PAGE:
News Release Distributed 01/21/13ALEXANDRIA, La. – Farmers getting ready to plant their cotton and small grain crops this year got advice from a full slate of LSU AgCenter experts on Jan. 17 at the Dean Lee Research Station.
A proper burndown of unwanted vegetation before planting can help a young crop get a head start against weeds and insects, several scientists told the attendees.
“Starting out clean can help you with some of these pest issues,” said Sebe Brown, LSU AgCenter entomologist.
Brown said a new product called Transform has been approved for cotton against aphids. He said the product Temik is no longer available, and its replacement, Meymik, won’t be available in Louisiana until 2014.
Brown said the bird repellent Avipel can be effective to prevent birds from eating corn seed, but it can result in a reduced stand.
Daniel Stephenson, LSU AgCenter weed scientist, said weeds not only use nutrients needed by crops, they also host several insect pests. “Break that green bridge,” he said.
He said the weed henbit can harbor spider mites, and atrazine-based herbicides and Gramoxone are good chemicals against that weed.
Stephenson said glyphosate-resistant johnsongrass can be treated with the chemical Capreno. A new chemical, Zidua, is effective on numerous grass and broadleaf weeds.
Stephenson said farmers should not worry about the effects of a pre-emerge herbicide on soybeans. The plants may appear to be injured by the chemical, he said, but plants can compensate for the injury with no yield loss if soybean plants don’t experience any other type of stress during the growing season.
Jeff Davis, LSU AgCenter entomologist, said spraying just the edges of a soybean field for stinkbugs can provide cost-effective control.
Davis said the red-banded stinkbug is the main soybean pest, but the kudzu bug and the brown marmorated stinkbug would be formidable pests if they gained a foothold in Louisiana.
Boyd Padgett, LSU AgCenter plant pathologist, said farmers should chose soybean varieties that were evaluated in the area and under the conditions that represent where they farm. One reason for this recommendation is the fungus causing Cercospora leaf blight is genetically diverse across the state, making it difficult to control. Therefore, disease reactions to specific varieties can vary from location to location.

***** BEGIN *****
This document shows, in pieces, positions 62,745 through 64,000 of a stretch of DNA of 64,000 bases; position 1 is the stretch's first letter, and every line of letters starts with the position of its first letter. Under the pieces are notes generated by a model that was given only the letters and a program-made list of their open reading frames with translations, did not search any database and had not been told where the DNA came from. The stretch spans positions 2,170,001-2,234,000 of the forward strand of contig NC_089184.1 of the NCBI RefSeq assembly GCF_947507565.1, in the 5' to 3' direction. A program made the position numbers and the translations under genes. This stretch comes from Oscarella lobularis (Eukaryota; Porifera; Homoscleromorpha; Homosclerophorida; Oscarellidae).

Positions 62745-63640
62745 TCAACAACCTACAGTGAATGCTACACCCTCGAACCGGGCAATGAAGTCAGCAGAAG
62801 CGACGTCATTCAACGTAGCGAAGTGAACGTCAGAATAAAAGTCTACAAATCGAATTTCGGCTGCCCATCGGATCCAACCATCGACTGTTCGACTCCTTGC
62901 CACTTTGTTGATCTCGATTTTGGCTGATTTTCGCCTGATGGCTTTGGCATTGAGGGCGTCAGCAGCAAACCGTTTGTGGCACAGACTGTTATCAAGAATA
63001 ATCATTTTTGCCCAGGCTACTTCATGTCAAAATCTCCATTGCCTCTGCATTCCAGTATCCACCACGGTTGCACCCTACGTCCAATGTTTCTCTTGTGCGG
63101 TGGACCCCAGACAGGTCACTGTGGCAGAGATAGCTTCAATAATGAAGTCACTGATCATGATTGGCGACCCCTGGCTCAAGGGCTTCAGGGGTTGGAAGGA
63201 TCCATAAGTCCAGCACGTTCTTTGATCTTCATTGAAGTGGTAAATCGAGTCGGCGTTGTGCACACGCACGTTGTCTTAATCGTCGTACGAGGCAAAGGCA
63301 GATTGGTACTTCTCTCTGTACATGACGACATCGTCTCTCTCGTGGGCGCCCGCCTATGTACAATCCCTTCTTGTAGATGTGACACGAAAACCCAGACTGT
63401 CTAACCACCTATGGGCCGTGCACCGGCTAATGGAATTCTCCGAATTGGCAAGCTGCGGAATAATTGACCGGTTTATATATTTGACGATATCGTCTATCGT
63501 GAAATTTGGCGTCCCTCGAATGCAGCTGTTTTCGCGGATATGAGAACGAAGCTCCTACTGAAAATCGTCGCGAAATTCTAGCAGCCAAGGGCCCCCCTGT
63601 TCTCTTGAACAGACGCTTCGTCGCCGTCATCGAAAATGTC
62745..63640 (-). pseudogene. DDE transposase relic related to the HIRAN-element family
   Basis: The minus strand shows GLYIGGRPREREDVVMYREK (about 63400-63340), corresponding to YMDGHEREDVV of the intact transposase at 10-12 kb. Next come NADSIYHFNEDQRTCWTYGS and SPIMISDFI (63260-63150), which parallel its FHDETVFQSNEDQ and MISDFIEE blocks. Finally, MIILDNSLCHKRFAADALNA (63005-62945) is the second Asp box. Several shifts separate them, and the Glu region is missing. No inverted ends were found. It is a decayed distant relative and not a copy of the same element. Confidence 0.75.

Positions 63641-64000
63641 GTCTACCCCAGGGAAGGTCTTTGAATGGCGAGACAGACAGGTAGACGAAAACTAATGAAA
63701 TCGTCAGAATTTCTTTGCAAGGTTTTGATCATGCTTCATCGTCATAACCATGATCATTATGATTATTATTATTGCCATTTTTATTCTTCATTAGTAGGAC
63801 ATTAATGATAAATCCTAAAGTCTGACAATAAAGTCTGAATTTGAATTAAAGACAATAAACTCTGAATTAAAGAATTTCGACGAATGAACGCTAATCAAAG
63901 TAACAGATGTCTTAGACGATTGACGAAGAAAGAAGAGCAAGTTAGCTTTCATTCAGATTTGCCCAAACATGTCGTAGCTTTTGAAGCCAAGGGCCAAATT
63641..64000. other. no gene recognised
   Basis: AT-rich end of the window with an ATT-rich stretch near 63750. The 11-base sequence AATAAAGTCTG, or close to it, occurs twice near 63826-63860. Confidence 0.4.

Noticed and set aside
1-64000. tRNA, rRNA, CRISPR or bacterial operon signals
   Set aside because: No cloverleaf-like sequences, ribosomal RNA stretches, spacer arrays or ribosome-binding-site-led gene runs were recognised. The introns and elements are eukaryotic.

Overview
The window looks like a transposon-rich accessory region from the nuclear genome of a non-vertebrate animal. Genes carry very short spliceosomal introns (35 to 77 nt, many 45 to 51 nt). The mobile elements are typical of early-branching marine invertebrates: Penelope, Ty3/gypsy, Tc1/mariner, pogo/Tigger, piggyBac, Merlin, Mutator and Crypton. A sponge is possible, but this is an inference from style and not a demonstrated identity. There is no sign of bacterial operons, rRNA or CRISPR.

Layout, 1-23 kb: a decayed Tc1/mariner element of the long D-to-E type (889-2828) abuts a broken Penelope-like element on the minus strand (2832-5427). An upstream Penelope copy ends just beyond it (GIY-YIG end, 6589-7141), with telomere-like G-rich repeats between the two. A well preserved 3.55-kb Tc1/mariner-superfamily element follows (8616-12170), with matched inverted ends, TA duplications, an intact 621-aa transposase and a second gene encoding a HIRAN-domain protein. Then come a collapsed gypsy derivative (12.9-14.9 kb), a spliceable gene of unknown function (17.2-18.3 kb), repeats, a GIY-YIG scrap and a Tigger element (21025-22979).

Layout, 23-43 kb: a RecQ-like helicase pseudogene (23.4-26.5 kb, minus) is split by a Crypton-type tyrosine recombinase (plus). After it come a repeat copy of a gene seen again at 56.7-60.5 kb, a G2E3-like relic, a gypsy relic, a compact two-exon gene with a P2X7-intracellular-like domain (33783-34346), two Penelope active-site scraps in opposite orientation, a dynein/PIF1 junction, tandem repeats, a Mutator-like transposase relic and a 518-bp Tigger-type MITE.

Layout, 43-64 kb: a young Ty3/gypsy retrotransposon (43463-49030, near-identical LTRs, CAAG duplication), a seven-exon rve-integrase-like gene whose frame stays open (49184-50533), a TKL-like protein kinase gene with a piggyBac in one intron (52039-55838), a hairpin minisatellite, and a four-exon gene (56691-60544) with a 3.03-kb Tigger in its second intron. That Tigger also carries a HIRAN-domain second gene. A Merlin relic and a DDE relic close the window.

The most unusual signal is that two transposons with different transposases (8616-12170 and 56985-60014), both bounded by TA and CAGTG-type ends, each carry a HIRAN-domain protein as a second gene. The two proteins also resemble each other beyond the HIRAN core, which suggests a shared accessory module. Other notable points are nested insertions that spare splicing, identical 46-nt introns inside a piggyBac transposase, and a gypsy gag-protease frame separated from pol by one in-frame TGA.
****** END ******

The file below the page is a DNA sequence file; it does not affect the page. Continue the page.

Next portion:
Ron Levy, LSU AgCenter soybean and corn specialist, told farmers they should have their soil tested every three to four years and look for a trend over time to see if nutrient levels are being depleted. With higher yields, the amounts of nutrients applied may need to be increased.
He said the AgCenter conducts variety trials and core block demonstrations to test corn, sorghum and soybean varieties across the state, and results of that testing are available on the AgCenter website.
Levy said planting during optimum planting dates has resulted in higher yields, and for some crops such as corn or grain sorghum, late planting can result in low yields and increased insect and disease damage. Instead of planting corn or sorghum late, producers may be better off planting soybeans instead.
Kurt Guidry, LSU AgCenter economist, said soybeans prices should stay in the range of $11-$13 a bushel this year, but the commodity has potential for higher prices.
Guidry said corn should be in the range of $4.75-$6.75 a bushel, but a large crop increase could push prices down.
He said he expects cotton to sell at 65-85 cents a pound, but he said that could increase because of an expected acreage decrease.
Guidry said the Midwest remains dry, and U.S. Department of Agriculture corn and soybean projections are based on the expectation that farmers will have normal rainfall. “I think we are a long way from that happening.”
J Stevens, AgCenter soil fertility specialist, said chicken litter can be a good fertilizer source if farmers take the proper precautions. “Get it tested so you know the fertility.”
He said nitrogen fertilizer prices in Louisiana should benefit from the startup of two new plants in the state.
The price of potash should be more affordable this year, he said. “Worldwide there is a glut of potash on the market.”Bruce Schultz
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